Hence, the paper suggests not adopting this ‘aggressive approach’ to counter inflation, but to approach resolving the problem by digging deeper into the microeconomic foundations of inflation. The paper points out in this regard: ‘When faced with large sectoral shocks [as has been in the case of developing countries in general, including Pakistan, with large dependence on imports, have weak domestic regulation, and deep financial liberalization – keeping country hostage to highly volatile portfolio investment – and is also exposed to significant climate change related shocks, including the ‘Pandemicene’ phenomenon], it is not sufficient for monetary stabilization to rely on purely macroeconomic means designed to respond to demand-pull inflation. …As shocks are likely to become more systemic in the context of overlapping emergencies, a form of economic disasters preparedness to protect the points of greatest vulnerability becomes relevant for monetary stability even beyond today’s inflation. We need to be able to respond to shocks to systematically significant prices before they unleash a broader inflationary dynamic. …We use a Leontief price model. This “method of systematically quantifying the mutual interrelationships among the various sectors of a complex economic system”… allows us to study cost-price structures in their relationships. …We simulate how in an input–output setup a price shock in any specific industry cascades as a cost shock through the whole system, leading to changes in the general price level. This means that we not only take direct effects of a price change on the consumer price index into account, but also the myriad of indirect effects that follow from cost changes in other sectors.’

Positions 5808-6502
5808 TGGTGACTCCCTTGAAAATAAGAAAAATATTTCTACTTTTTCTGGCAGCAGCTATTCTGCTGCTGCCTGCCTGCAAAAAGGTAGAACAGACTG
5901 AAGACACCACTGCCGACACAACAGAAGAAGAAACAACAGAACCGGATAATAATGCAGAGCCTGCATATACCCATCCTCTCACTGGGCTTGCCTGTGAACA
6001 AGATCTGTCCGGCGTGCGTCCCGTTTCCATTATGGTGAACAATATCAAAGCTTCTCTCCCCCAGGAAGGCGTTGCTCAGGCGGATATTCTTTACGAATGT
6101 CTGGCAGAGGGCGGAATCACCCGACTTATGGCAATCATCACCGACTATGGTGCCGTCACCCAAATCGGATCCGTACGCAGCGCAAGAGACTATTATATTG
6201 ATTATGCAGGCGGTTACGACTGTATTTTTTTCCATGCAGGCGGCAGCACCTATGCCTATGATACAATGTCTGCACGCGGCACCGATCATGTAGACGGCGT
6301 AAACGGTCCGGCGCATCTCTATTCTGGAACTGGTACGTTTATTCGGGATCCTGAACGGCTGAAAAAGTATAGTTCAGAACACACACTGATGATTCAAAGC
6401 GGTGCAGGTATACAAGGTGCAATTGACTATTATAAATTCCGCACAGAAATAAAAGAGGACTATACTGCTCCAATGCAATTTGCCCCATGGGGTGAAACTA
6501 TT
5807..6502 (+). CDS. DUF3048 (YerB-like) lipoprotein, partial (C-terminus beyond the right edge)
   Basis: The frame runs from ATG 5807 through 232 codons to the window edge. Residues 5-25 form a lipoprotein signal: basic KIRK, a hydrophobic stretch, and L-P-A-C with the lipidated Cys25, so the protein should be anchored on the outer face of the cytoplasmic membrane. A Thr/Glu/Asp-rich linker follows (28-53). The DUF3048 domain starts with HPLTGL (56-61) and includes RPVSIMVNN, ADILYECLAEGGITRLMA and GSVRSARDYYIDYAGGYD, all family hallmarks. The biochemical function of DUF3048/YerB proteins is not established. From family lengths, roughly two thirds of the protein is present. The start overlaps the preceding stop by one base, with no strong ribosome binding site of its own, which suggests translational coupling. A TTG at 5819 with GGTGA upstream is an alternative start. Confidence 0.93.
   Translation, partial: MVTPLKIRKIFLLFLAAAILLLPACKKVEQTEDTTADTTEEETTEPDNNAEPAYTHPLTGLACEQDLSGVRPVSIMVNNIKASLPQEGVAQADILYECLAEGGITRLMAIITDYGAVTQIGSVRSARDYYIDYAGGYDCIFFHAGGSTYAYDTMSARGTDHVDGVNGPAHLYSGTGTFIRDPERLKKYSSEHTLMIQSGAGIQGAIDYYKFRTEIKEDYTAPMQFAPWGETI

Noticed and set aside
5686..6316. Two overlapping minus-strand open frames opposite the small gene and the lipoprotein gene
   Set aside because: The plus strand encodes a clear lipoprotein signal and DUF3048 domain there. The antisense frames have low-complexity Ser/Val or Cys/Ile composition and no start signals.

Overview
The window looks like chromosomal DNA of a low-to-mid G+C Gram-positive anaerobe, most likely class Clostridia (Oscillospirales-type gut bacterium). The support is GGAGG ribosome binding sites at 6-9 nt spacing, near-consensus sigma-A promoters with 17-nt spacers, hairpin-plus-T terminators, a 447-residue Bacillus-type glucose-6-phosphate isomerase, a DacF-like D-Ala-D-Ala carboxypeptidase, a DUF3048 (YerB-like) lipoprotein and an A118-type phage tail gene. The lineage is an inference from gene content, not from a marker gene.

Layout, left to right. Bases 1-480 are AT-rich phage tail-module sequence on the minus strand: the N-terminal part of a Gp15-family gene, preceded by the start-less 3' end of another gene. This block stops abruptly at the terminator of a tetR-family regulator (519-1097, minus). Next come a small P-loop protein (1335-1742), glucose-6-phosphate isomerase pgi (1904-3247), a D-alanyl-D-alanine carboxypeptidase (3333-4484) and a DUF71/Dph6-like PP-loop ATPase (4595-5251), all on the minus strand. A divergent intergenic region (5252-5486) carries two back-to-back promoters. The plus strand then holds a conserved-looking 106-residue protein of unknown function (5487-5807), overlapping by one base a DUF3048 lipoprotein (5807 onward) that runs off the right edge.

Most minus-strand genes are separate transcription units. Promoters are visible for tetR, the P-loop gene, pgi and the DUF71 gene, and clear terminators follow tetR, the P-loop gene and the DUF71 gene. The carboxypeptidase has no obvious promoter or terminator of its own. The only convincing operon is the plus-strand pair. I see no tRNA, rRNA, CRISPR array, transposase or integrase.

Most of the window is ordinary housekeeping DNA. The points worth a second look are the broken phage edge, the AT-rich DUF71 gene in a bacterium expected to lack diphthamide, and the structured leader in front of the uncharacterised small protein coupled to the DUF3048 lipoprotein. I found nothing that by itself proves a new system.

Pakistan is preparing to go into the 24th programme of the International Monetary Fund (IMF). Therefore, the government, especially the ministry of finance, and State Bank of Pakistan, take the lead in taking a ‘home-grown programme’ that strongly suggests reaching the likely IMF’s extended fund facility (EFF) programme goals of approaching macroeconomic stability, and sustainable economic growth, with important undertones of reaching a resilient, green, and inclusive economy, that to take the route of dual-track pricing system, and not follow the usual shock-therapy, ‘Washington Consensus’-styled, neoliberal policies.

Moreover, the underlying input-output model, and the Leontief price model is applied, under the overall dual-track policy to reach at an implementation strategy in terms of highlighting the important sectors in terms of their contribution for overall inflation, domestic production, and exports. Also, it is important that the country should create a ‘price commission’ that checks over-profiteering, and suggests standardized physical models of markets in the real and financial, which are then replicated across the country for reaching much higher expenditure and productive efficiencies.

Dr Omer Javed, "Getting prices right in Pakistan: Shock therapy, ‘dual-track’ price system, and input-output model," Business recorder. 2024-03-15.
Keywords: Economics , Financial crises , Economic challenges , Monitory policy , IMF programme , Interest rate , Price system , Pakistan , IMF